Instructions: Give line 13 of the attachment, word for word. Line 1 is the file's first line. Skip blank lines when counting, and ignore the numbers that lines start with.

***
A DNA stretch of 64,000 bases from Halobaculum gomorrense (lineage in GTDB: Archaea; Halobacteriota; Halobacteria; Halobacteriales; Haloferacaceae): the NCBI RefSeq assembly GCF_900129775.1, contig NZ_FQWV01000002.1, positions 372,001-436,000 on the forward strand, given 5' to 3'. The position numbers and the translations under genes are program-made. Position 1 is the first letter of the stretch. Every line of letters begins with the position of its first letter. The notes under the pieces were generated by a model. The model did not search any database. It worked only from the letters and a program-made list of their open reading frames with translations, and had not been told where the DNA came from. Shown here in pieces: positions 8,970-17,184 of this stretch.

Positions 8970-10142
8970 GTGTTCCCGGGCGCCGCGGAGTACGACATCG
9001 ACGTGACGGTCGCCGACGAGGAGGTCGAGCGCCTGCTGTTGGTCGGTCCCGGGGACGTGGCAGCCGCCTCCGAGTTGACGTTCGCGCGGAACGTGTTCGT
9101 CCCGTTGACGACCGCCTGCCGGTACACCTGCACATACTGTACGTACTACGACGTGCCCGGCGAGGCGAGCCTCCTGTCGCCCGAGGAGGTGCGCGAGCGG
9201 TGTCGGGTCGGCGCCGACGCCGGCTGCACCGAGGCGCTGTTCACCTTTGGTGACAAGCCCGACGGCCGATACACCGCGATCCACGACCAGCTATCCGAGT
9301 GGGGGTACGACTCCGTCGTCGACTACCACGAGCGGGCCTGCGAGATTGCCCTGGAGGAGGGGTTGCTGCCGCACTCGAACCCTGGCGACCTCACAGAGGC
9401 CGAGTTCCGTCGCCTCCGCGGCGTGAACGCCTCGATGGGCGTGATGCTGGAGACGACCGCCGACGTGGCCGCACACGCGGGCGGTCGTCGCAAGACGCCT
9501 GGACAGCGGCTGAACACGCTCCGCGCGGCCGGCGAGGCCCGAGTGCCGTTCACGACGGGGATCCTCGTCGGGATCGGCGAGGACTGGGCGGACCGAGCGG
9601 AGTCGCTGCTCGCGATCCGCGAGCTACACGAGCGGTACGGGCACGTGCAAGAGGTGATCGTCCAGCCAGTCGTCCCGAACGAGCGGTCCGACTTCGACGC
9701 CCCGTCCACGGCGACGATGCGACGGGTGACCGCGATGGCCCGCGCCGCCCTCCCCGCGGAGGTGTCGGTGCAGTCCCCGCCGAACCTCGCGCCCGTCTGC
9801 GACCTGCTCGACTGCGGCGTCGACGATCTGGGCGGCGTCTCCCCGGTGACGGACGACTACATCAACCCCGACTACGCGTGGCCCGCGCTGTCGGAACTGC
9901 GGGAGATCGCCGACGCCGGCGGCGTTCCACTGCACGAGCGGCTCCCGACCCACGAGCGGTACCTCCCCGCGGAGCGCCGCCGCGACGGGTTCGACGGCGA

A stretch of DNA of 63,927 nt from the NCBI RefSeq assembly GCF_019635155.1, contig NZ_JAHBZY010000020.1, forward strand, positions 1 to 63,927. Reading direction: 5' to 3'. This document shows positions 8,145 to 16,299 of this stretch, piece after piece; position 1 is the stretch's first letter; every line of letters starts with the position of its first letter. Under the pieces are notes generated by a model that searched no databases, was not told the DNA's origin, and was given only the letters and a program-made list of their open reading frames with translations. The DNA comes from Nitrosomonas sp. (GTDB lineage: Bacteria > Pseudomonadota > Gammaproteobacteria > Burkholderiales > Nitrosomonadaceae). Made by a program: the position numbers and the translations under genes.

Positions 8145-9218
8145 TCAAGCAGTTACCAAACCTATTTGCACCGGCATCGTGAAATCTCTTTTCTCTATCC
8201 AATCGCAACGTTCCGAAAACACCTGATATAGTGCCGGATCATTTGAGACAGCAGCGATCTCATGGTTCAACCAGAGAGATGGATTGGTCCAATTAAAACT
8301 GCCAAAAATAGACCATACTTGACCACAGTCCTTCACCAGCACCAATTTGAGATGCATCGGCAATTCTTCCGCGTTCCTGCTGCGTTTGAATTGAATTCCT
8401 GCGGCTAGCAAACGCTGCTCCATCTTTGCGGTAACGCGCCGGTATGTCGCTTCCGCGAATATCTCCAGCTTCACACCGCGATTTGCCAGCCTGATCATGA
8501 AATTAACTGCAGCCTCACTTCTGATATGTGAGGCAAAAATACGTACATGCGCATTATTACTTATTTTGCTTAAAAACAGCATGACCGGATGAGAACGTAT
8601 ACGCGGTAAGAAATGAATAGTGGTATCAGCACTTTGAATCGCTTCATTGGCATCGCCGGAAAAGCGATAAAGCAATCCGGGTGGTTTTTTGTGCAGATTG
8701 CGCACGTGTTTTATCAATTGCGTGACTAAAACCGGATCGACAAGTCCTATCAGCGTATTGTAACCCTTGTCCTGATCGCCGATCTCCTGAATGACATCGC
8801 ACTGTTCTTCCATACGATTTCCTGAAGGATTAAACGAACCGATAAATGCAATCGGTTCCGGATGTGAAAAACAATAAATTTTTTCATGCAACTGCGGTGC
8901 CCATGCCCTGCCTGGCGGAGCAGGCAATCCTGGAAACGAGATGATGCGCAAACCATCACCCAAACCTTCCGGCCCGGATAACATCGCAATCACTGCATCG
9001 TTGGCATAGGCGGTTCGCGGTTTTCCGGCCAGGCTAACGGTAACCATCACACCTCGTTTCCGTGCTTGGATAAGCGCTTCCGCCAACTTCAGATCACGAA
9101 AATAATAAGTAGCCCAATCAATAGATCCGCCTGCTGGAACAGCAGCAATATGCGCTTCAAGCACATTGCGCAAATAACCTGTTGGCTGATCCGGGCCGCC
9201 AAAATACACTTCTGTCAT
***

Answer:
9901 GGGAGATCGCCGACGCCGGCGGCGTTCCACTGCACGAGCGGCTCCCGACCCACGAGCGGTACCTCCCCGCGGAGCGCCGCCGCGACGGGTTCGACGGCGA